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Don Farmer, one of CNN’s original anchors, has died


Don Farmer, one of CNN’s original anchors and a mainstay of both national and local TV news, died Wednesday. He was 82.

Farmer and his wife of 49 years Chris Curle, who shared the news of his death, were key building blocks in the 1980 creation of CNN.

The husband and wife team anchored a two-hour program at noon Eastern, “Take Two,” that mixed news, talk and lifestyle segments.

In the 1990 book “CNN: The Inside Story,” author Hank Whittemore said the program “was a CNN centerpiece from the beginning,” led by an “attractive, articulate couple.”

After seven years at the Atlanta-based CNN, Farmer joined WSB, the city’s ABC affiliate. One of Farmer’s children, Justin, currently works there.

“Dad was in the business not for ‘being on TV,’ not to be recognized or anything close to that,” Justin wrote in a tribute to his father on Thursday. “He was a journalist, one of the last of an era where objective, thorough, genuinely honest reporting was the central motivation and conversation in newsrooms across the country. Being a journalist was considered a responsibility and a duty to the nation and its citizens.”

According to Curle, Farmer served in the US Army Reserves for six years. His big break in the media business came when he landed a job with the NBC News election unit in Philadelphia. Then he jumped to ABC, where he was hired as a network correspondent, a job that he called a “dream come true.”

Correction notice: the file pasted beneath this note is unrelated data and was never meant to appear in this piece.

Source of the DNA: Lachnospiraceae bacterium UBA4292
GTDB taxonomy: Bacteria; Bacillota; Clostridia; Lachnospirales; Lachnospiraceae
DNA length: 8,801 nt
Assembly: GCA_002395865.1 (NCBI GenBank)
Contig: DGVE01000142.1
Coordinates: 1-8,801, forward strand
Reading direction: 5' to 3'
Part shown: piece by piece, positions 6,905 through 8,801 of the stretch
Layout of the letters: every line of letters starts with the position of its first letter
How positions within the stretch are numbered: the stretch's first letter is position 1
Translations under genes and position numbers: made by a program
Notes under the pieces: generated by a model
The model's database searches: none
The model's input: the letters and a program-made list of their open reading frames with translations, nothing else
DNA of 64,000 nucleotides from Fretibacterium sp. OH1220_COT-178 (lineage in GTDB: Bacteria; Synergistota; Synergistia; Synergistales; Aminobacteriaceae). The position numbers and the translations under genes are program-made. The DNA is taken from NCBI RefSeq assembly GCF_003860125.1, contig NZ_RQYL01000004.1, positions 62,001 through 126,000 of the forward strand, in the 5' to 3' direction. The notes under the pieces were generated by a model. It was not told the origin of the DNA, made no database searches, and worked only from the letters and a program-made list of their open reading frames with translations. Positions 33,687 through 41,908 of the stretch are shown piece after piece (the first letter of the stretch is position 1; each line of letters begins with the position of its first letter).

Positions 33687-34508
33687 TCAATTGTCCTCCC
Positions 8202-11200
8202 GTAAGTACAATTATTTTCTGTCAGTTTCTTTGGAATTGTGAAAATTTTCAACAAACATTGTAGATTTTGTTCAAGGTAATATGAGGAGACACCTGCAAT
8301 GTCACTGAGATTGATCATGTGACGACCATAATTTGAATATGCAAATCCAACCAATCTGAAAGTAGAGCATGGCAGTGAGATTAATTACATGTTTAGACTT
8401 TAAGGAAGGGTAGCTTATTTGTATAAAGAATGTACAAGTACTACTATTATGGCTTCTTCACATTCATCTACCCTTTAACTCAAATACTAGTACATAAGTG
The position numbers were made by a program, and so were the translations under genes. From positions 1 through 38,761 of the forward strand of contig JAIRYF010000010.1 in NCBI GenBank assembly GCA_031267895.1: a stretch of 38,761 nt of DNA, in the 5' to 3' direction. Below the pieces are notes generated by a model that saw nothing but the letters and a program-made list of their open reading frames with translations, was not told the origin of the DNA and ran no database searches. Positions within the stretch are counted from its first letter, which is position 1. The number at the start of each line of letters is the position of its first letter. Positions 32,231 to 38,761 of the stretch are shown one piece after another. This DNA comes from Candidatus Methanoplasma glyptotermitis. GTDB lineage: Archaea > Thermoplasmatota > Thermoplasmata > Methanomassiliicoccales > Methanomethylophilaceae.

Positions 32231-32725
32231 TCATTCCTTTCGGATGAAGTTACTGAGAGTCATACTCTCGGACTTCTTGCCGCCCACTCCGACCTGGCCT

“On his fifth day,” Curle said in an obituary that she shared with CNN, “ABC sent him to Alabama to cover civil rights demonstrations. That began his coverage of the historic movement and assassination of Dr. Martin Luther King, Jr.”

In the late 1960s and 70s, Farmer was posted in ABC’s Chicago and Atlanta bureaus. He met Curle, then a TV reporter in Houston, while they were both in the city covering civil unrest in 1970. Curle said Farmer had the “best pickup line ever:” “Chris, what are you doing after the riot?”

The couple married in 1972. Farmer was dispatched to the United Kingdom and Germany as a foreign correspondent for ABC, before being brought back stateside to cover Congress. Curle anchored at WJLA, the ABC affiliate in Washington.

“We had always wanted to work together,” Farmer once told an interviewer.

CNN gave them the opportunity. “Take Two” was CNN’s version of the “Today” show — a political interview one minute, a segment about pets the next minute.

“Don interviewed thousands of people, some of the best in the world and some of the worst, in some of the best places on the planet and some of the most dangerous,” Curle wrote. “Most memorable to him were Dr. King, Jr. and the Beatles — all four of them.”

Farmer retired from WSB in 1997.

Monica Pearson, who co-anchored with him at WSB, told the station that “Don will be missed because he was a wonderful reporter, great writer, a hardworking anchor and most importantly, he was a person who cared about his craft.”

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